Fedora.next in 2014 -- Big Picture and Themes
awilliam at redhat.com
Wed Jan 29 02:15:49 UTC 2014
On Tue, 2014-01-28 at 20:34 +0100, Robert M. Albrecht wrote:
> > * Although it's certainly not the only reason, Fedora as _solely_ a hobbyist
> > desktop is not ideal for an upstream for RHEL server and cloud products.
> No other system can be reinstalled / upgraded every six months. That
> single fact IMHO kills all other use cases.
Please stop repeating this argument. Fedora's lifecycle is ~13 months,
I have been running four production servers on Fedora for five years,
and find this to work perfectly well. Upgrading them takes me a weekend
> If I need a stable Fedora-like server, I get CentOS. It's kind of a
> > * General trend in Linux towards the base distribution being "boring" and
> > not mattering. I asked several dozen different people at a gigantic Amazon
> > conference why everyone was using the distribution they chose instead of
> > Fedora, and the answer was almost universally "oh, I don't care; that's
> > not really an interesting question because there's nothing important at
> > that level".
> All (of the big) distros are mature today. At the early days one chose
> his distro by drivers, by installation-tool, by packages, ...
> Nowady every distro has a working installer, has a bazillion packages,
> ... they basically all work.
There's a huge range of stuff to fix at the distro level. Lately I want
to clone myself ten times just to work on all the stuff I see that needs
Just to wax philosophical for a minute: I think there's a lot of value
in building boring stuff that works well, and I might be weird, but I
wake up every day enthused by the prospect of doing it. The world needs
its Lennarts, but it also needs its pocket-protector dorks who spend all
day tightening the nuts and bolts on a platform that was "cool" ten
years earlier and is now so boring, out of date, stable...and essential.
It's not cool to work on a language that's been around and used in
production for decades (Python, perl, GCC...), or an operating system
installer, or a terminal app, or a text editor people have been using
for thirty years. You won't get on Hacker News or get a breathless
write-up in Wired. You won't get a massive VC funding round. But it is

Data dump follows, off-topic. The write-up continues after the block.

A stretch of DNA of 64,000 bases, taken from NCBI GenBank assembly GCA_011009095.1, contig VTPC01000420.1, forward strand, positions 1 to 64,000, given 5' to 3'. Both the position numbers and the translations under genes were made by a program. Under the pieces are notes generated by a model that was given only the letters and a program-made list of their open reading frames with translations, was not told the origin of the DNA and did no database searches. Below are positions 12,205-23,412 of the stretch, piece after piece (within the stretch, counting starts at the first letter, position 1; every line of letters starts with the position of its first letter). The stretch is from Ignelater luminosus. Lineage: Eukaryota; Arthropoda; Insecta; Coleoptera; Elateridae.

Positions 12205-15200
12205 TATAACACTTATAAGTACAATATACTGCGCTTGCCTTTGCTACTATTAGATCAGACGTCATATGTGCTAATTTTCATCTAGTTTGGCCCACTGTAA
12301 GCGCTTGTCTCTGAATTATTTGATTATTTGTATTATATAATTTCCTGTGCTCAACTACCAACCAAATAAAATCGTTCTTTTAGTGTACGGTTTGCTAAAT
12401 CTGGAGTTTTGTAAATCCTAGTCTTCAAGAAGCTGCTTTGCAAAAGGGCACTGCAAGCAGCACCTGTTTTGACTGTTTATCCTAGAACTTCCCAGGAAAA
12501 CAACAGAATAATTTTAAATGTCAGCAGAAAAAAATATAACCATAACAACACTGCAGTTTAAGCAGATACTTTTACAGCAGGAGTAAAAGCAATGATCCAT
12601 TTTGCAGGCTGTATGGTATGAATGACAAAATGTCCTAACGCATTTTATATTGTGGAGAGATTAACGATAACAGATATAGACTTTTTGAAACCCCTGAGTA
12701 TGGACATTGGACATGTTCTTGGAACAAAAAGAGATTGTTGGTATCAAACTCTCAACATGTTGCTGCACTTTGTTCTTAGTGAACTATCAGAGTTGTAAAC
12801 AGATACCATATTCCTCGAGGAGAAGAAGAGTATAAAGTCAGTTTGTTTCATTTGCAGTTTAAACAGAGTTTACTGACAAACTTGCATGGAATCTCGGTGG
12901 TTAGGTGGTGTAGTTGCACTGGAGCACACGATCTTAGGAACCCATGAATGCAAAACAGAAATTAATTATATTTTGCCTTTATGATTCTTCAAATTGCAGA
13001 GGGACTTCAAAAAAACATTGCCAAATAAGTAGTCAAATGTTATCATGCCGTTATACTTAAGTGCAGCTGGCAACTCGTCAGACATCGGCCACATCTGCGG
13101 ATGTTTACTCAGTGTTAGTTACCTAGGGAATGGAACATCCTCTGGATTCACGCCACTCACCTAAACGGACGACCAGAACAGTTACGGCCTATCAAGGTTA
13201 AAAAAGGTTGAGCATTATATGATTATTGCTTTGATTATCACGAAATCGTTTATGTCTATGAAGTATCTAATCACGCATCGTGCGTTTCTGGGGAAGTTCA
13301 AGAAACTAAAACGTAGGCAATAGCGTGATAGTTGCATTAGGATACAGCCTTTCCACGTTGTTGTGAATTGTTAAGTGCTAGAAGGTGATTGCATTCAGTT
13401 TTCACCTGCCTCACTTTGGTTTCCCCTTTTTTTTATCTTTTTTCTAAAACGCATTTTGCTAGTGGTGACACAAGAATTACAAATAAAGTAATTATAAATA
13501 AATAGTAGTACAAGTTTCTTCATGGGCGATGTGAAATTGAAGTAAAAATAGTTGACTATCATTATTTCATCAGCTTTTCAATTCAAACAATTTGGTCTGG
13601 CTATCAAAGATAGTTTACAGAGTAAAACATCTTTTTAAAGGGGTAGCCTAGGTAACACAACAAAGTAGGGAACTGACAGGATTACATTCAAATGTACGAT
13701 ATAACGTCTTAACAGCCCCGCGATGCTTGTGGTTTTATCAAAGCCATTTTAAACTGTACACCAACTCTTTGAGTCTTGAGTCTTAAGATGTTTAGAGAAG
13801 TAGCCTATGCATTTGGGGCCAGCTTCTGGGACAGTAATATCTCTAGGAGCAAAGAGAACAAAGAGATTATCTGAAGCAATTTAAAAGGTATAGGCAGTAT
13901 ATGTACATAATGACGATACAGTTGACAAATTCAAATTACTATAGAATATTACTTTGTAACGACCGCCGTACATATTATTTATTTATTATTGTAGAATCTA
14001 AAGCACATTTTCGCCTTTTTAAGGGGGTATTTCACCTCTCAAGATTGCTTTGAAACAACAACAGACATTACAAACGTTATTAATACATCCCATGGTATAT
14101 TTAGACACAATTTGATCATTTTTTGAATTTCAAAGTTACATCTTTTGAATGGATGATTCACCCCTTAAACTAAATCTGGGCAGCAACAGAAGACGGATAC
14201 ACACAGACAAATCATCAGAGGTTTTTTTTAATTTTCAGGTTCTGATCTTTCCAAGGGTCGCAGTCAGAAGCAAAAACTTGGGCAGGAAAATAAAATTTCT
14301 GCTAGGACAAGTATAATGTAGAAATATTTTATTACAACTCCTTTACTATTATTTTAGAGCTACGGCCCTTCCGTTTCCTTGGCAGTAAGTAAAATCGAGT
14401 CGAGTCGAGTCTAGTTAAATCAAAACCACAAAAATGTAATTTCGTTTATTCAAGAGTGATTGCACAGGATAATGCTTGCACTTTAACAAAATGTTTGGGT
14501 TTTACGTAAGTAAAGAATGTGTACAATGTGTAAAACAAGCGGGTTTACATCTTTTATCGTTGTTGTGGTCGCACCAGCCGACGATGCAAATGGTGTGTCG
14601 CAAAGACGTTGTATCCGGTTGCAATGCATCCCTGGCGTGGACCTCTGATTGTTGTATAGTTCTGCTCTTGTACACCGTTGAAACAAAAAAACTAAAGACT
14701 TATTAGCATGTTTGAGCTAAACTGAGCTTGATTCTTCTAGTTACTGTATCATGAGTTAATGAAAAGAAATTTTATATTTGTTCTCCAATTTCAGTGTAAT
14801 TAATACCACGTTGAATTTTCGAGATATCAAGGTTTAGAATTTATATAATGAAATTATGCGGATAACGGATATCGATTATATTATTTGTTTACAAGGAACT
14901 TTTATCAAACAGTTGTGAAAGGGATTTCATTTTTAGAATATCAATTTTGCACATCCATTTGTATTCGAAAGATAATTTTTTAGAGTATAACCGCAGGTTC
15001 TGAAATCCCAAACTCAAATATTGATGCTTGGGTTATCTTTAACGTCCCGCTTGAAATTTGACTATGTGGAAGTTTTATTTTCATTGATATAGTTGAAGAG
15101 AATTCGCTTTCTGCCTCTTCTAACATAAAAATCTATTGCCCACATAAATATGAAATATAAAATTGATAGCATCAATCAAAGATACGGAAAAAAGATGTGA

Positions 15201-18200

If you look at things that have been around forever and ever but are
still actively and carefully tended - python, GCC, vim, emacs, apache,
mariadb, etc etc etc etc etc etc etc - all the boring, 'stable' bits
that you're talking about - and compare them to projects that are
marginally maintained or not maintained at all, the difference is huge.
And yes, it's much harder to sell the story "we work all day on
carefully and painstakingly improving something you've been using for
decades that already works pretty well" than the story "we're building
something SHINY and NEW!", even if the first thing is vital to the world
economy while the second is a lolcat generator. People do not always
have their priorities correctly wired, and neither do journalists
But perceptions are not reality, and I do think that people *do*
perceive the work done on 'boring', 'stable' projects, and differentiate
between them. They don't do so as consciously or immediately or clearly
as they look at SHINY NEW things, but they do. You see it happening
gradually, over time, and usually not as explicit statements, but rather
implied in other things.
Yeah, we spend a lot of time building the 'boring' nuts and bolts of an
operating system, and yeah, operating systems in general have got to the
point where they're 'boring', 'stable' things. You can probably pick one
blindfolded and be doing productive work on it in a half an hour (a
browser and a text editor and you're good to go!), and maybe if you're
asked about it straight up, you'll say the same kind of things as I'm
replying to here: it's a boring space, there's no real difference
between the choices any more, etc etc etc.
But I don't think we should rely on that conscious perception. The nuts
and bolts of this 'boring' operating system *are* important, and we
*are* providing substantial value by working on them, and people *do*
perceive that over time, even if they don't necessarily know it. Maybe
we don't get our Wired write-up (except when we do something really
crazy, or there's a giant political flamewar, or whatever), but that
doesn't mean we're not doing good and important work.
This doesn't mean I'm against doing Big Exciting New Things in general
or Fedora.next in particular, but I do want to stand up for the value of
just keeping your head down (hah, I know, Adam, practice what you
preach) and doing good, dull engineering work. With your pocket
protector firmly in place.
Fedora QA Community Monkey
IRC: adamw | Twitter: AdamW_Fedora | XMPP: adamw AT happyassassin . net
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